Thursday, June 26, 2014

Steam Summer Sale Review: Nether

As I accumulate yet more games on the Steam Summer Sale I thought I'd provide some mini-reviews on the stuff I grab for those interested. Keep in mind these "reviews" are based off of a few hours' play but when talking about games on sale for $1-$6 apiece that may be all you need to decide:


I started Nether thinking I would possibly deeply regret spending $3 on it. The Steam forums are rife with people pissed off because they can't get the game to work, and they are not wrong: the process from making an account to playing the actual game is where Nether needs the most work, and clearly whoever is making this game has a lot more energy invested in the graphics and play experience than the user-hostile interface.

Once you make it into the game, however, you're in for an immersive post-apocalyptic treat of surprisingly high magnitude. Nether places you as a survivor in a hostile ruined city, in a future where civilization has collapsed after (I guess) an alien invasion of creatures from the nether, warping/teleporting monsters of various types that like to hunt you. Surviving these creatures requires stealth, patience and occasional furious button mashing or escape skills (but they are dogged pursuers, being teleporters and all). Avoiding combat is usually the smartest action.

The game is a permadeath experience. They worked around some of the permadeath problem by letting you level on two tiers: character (the guy who might die) and account (the meta-character, you). By level 2 on the account I gained a permanent health boost that affects all characters, for example. The character leveling is a skill-based expansion that I really like, but it all goes away, messily, if you die while playing. So....don't die. Surprisingly I had no problem with this; when the game makes permadeath the default, it's pretty much just something you either accept for what it is or pass on to other games.

There is a problem with the permadeath approach, and that is that my understanding is Nether is full on PvP, anything goes. Most of the forum complaints seem to boil down to "I was going along and got head-shotted, WTF!" type stuff. I can see how on a permadeath game that would be frustrating. My entire Nether play experience so far has been to log on to a server offering zero population and enjoying it as a solo experience. I the time I played no one showed up on the server to start hunting me; it looked like those players clustered on high-pop servers, which was fine with me. If I can, I'll make a new character and drop into a high-pop server (it looks like one server can support 64 players), and let you know how that goes. Resources are scarce and necessary to build weapons, so I can see how the temptation to kill a fellow human for his nice machine gun must be overwhelming to some people, even at the cost of their own lives.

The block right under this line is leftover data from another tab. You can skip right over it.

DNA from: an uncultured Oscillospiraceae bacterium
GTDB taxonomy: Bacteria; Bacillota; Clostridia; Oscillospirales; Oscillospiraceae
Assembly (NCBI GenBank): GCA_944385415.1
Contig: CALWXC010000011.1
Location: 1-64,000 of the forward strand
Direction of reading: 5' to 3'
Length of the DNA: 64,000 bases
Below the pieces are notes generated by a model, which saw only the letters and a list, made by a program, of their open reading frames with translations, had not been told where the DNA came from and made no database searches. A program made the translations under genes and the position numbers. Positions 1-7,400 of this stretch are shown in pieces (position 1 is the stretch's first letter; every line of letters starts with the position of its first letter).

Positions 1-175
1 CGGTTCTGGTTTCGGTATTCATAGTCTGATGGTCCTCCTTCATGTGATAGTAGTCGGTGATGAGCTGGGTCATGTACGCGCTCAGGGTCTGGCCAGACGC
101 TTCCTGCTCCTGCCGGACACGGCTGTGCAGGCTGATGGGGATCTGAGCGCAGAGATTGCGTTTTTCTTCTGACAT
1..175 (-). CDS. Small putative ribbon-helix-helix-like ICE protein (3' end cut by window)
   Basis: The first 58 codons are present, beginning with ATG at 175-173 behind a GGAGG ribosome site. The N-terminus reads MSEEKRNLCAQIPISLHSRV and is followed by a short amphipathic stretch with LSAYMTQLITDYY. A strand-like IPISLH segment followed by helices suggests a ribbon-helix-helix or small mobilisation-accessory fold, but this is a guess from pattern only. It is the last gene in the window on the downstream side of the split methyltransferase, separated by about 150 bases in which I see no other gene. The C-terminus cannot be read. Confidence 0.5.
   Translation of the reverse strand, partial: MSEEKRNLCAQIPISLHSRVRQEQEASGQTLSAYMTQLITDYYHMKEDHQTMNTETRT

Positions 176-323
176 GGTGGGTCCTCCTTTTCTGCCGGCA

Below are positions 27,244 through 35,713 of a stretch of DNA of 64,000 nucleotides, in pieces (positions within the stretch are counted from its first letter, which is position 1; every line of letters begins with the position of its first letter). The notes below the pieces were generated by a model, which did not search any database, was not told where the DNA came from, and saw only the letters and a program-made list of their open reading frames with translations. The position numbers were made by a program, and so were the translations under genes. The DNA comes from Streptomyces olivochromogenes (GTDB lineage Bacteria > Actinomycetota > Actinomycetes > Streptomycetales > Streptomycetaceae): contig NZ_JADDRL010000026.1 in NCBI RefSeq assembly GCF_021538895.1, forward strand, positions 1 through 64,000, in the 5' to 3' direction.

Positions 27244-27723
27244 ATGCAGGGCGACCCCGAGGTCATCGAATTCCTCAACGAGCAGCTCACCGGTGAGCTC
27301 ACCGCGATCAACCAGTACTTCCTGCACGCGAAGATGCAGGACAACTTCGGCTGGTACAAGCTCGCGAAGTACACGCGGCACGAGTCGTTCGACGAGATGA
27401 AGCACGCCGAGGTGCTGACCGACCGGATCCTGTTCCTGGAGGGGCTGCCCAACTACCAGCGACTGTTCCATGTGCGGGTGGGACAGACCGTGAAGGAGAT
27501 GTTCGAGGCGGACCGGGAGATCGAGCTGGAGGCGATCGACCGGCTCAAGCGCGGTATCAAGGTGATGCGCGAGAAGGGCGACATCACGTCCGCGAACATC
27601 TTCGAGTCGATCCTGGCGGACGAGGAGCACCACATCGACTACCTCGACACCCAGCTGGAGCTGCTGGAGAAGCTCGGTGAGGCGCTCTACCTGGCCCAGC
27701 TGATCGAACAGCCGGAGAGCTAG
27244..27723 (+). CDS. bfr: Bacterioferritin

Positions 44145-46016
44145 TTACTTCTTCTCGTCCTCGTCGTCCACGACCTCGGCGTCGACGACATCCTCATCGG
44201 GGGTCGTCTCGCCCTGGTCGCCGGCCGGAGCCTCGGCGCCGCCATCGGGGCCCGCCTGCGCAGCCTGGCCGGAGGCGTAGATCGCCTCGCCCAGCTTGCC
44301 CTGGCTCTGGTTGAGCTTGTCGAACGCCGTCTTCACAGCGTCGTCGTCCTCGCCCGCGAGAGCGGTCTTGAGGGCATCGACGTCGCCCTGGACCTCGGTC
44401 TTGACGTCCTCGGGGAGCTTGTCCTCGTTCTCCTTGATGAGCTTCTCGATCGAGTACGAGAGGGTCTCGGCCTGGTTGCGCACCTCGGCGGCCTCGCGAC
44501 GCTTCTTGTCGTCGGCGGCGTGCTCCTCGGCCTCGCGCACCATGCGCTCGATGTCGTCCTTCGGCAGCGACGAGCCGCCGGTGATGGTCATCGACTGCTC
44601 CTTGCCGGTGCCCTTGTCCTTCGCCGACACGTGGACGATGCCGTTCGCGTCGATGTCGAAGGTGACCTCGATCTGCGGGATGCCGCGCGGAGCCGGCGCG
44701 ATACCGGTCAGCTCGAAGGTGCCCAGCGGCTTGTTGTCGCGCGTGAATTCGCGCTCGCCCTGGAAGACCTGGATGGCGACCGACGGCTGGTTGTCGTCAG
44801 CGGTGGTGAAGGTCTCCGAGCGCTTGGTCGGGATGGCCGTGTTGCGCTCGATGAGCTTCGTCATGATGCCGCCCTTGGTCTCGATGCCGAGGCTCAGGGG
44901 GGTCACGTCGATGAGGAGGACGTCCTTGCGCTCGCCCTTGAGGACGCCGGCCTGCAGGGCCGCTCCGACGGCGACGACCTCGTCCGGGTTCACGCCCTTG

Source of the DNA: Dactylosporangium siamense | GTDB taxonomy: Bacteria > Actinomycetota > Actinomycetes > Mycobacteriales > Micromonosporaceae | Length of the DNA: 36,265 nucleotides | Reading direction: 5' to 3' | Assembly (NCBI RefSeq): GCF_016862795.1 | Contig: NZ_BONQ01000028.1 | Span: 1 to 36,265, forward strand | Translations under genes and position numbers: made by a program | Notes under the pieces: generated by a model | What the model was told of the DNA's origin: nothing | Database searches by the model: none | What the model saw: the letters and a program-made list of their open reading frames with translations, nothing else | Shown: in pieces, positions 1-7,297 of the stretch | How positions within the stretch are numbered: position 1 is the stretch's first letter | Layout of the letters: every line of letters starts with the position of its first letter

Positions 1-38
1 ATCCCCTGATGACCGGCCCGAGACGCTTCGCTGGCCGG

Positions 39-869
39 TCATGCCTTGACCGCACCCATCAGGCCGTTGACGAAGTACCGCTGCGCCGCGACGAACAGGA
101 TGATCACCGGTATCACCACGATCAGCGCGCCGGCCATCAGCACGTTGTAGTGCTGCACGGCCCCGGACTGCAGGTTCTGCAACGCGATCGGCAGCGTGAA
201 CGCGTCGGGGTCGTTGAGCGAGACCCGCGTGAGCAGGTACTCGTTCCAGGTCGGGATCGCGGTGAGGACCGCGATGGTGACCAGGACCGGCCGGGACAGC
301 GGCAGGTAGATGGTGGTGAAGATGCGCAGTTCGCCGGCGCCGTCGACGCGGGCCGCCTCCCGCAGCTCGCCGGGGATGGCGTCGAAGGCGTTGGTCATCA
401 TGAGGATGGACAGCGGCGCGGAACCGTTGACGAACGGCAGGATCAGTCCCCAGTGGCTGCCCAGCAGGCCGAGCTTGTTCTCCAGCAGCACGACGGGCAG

Again, I'll comment on the awesome, insanely well-done audio and visual ambiance of the game: creeping around in the ruined city was a real pleasure, and it was strongly reminiscent of Fallout 3 or other equivalent games like Metro 2033. In fact it sort of felt to me what a true open-world version of Metro 2033 would feel like. Even the monsters remind me a bit of Metro 2033.

Now for some of the issues and problems: